Refugees |

Afghanistan to create carpet weaving jobs for 15,000 returning refugees

By Ziar


An Afghan shopkeeper drinks tea in front of his carpet shop in Mazar-e-Sharif January 14, 2017. [Farshad Usyan/AFP]

KABUL -- Various Afghan ministries and organisations are working to support the nation's carpet weaving industry and to provide thousands of jobs to refugees returning from abroad.

"A major portion of the work conducted by the Ministry of Rural Rehabilitation and Development is dedicated to providing jobs to more than 15,000 Afghan returnees," Fraidoon Azhand, a ministry spokesman, told Salaam Times.

"In order to do so, we are planning to establish almost 5,000 carpet weaving workshops in nine provinces over the next three months," he said March 5. "The work of these returnees will [strengthen] their economic situation while boosting Afghanistan's carpet weaving industry."

The workshops will be furnished with carpet weaving tools and equipment, he said, adding that new hires will take 15 days of training in carpet weaving.


Afghan women and children weave a carpet on the outskirts of Herat October 6, 2016. [Aref Karimi/AFP]


Afghan exhibitors pose with rugs at the Second Annual Carpet Fair in Kabul in October 2008. Afghanistan is striving to bolster its carpet weaving industry. [USAID]


An Afghan refugee family wave from a truck on the outskirts of Peshawar March 1 before returning home. Pakistan hosts about 1.4 million registered Afghan refugees and an estimated 700,000 undocumented ones. [Abdul Majeed/AFP]

"At the border entry points where they are about to return to Afghanistan, officials will register the returnees and assess their economic situation," said Azhand.

The ministry will assign jobs to returnees based on its schedule of available jobs, he added.

Bolstering the economy

"In addition to these 15,000 jobs, the Afghan Ministry of Rural Rehabilitation and Development is planning to provide indirect work opportunities to more than 50,000 Afghan returnees," Azhand said.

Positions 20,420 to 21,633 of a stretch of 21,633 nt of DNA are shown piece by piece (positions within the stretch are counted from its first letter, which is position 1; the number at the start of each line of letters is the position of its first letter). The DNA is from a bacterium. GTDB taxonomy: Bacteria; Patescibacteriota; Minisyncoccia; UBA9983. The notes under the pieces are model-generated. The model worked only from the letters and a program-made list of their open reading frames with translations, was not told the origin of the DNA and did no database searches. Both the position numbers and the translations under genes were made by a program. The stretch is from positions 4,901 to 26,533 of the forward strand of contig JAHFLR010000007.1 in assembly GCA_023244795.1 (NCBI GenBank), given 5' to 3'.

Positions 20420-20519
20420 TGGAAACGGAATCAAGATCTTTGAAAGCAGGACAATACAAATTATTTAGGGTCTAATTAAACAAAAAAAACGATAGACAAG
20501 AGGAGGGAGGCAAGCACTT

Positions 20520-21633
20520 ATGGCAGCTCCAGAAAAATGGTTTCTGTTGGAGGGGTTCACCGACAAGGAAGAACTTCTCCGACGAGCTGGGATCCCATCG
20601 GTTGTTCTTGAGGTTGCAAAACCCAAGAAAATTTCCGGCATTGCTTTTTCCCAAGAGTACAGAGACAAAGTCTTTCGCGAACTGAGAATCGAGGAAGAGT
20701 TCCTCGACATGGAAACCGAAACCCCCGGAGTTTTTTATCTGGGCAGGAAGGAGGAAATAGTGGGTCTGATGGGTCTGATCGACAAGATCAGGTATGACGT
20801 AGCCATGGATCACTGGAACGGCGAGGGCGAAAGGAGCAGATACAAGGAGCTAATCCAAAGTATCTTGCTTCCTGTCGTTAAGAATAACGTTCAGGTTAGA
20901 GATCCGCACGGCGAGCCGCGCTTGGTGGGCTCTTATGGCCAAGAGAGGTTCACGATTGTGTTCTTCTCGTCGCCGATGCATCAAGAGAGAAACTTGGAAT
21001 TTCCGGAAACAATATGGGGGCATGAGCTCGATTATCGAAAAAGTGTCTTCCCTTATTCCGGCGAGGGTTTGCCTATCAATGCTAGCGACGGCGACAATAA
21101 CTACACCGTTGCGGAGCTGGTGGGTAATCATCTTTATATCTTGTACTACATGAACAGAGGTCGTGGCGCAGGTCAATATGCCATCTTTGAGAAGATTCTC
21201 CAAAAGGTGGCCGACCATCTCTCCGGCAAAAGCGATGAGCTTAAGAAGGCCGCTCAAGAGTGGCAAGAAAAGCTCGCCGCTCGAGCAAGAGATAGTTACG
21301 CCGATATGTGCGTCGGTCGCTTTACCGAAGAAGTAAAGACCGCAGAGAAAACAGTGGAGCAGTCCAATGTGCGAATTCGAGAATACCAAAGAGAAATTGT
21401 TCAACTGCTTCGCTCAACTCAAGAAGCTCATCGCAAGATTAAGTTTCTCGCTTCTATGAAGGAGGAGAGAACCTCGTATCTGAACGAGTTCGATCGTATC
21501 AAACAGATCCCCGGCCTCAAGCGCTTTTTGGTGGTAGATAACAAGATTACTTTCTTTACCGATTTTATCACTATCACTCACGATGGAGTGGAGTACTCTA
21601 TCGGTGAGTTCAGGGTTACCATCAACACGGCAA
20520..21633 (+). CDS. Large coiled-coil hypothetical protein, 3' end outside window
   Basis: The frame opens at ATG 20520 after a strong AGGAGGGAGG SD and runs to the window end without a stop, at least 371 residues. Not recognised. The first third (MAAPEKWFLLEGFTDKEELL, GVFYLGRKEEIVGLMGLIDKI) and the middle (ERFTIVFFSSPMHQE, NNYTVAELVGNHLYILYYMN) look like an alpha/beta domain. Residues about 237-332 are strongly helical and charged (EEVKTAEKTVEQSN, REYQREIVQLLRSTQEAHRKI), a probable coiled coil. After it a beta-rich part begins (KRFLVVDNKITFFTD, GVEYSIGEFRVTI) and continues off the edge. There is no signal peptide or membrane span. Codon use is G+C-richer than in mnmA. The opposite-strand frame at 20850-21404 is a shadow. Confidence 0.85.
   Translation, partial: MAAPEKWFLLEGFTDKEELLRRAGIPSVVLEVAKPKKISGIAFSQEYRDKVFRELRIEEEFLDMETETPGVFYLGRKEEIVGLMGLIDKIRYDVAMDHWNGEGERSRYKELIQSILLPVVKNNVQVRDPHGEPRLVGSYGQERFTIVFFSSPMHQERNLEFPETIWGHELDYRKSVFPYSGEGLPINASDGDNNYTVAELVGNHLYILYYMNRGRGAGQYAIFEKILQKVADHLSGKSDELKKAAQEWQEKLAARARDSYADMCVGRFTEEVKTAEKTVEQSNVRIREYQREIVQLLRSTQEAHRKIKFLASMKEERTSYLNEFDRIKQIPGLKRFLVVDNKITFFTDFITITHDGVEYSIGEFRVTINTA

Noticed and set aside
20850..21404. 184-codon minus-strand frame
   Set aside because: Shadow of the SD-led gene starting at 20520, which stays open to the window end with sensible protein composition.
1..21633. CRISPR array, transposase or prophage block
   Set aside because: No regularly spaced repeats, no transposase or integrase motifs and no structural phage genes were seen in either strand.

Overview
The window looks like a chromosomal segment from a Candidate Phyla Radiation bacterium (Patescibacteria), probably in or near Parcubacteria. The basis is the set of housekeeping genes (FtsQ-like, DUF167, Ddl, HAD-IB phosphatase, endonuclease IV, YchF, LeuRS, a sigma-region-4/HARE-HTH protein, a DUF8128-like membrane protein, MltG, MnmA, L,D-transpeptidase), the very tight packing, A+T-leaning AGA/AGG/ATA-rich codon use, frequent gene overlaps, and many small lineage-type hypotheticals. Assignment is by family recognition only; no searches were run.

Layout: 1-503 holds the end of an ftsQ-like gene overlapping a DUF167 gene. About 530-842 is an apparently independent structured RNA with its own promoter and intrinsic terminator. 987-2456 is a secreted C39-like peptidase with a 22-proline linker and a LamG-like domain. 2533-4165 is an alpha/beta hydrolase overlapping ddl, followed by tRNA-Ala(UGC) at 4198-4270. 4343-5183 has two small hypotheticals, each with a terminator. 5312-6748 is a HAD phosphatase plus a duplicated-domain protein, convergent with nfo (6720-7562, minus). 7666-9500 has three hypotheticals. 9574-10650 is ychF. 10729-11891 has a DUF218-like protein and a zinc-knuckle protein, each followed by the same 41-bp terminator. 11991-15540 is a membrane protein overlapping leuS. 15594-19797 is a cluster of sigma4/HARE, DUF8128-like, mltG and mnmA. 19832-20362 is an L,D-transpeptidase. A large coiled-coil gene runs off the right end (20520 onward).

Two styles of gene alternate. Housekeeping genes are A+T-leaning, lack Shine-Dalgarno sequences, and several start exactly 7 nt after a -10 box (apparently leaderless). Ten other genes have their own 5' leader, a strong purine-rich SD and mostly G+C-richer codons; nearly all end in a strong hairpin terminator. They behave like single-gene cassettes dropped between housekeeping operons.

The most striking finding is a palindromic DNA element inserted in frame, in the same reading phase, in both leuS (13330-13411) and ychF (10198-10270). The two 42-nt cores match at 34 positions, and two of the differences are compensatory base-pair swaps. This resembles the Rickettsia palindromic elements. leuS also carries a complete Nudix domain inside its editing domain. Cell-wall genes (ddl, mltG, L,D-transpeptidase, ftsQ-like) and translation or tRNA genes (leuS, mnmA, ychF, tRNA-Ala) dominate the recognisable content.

"This programme includes providing them with micro-loans, as well as short-term and medium-term vocational training courses such as carpet weaving, metalworking, carpentry, car repair and literacy, to name a few."

The government will implement the programme during the next year, Azhand said, without providing further details on the programme's exact launch date or duration.

The Ministry of Rural Rehabilitation and Development's efforts to create jobs for Afghan returnees represent a positive step, economists say.

"The benefits of providing employment for a returnee have three dimensions," said Sayyed Massud Hashemi, an economist and professor at Kabul University.

"First, it provides returnee families with economic security. Second, it will result in the growth of the carpet weaving industry in Afghanistan. Third, it will prepare the ground for the return of other Afghan refugees," he told Salaam Times. "Therefore, we hope that this programme will be executed [as soon as possible]."

Afghan carpets highly valued

Meanwhile, the Afghanistan Chamber of Commerce and Industries (ACCI) is working to support the growth of the carpet weaving industry and the export of Afghanistan's carpets.

"Afghanistan's locally made carpets have the value of rose gold," said ACCI 1st Vice President Khan Jan Alokozay.

"We haven't paid enough attention to fostering this industry's growth in the past one and a half decades," he told Salaam Times. "Now, however, it can be seen that the Afghan ... government, private sector and public want to help this industry grow."

"Historically, Afghan [refugee-woven] carpets were often exported from neighbouring countries [and not from Afghanistan], and the assumption was that the carpet industry had ceased to exist in Afghanistan," Alokozay said.

Fortunately, the industry appears to be witnessing a resurgence, he said.

"We hope that by creating more carpet weaving centres, as well as cross-regional marketing, we can turn this industry into one of the great supporters of the Afghan economy," he said. "In addition, these carpets have been displayed at several [trade] exhibitions all over the world and have attracted the attention of global investors."

"To boost the carpet industry, I recommend the Afghan government establish an industrial bank to support carpet weaving industrial parks," said Alokozay.

The Ministry of Economy also is working to promote and strengthen the industry.

"A carpet exhibition is scheduled to be held in Belgium in early June, in which Afghanistan is enrolled to participate," ministry spokesman Suhrab Bahman told Salaam Times.

"We hope that our participation in the exhibition will enable us to market Afghan carpets," he said, adding that such efforts would allow Afghan weavers to bring renown to their homeland instead of to other countries.

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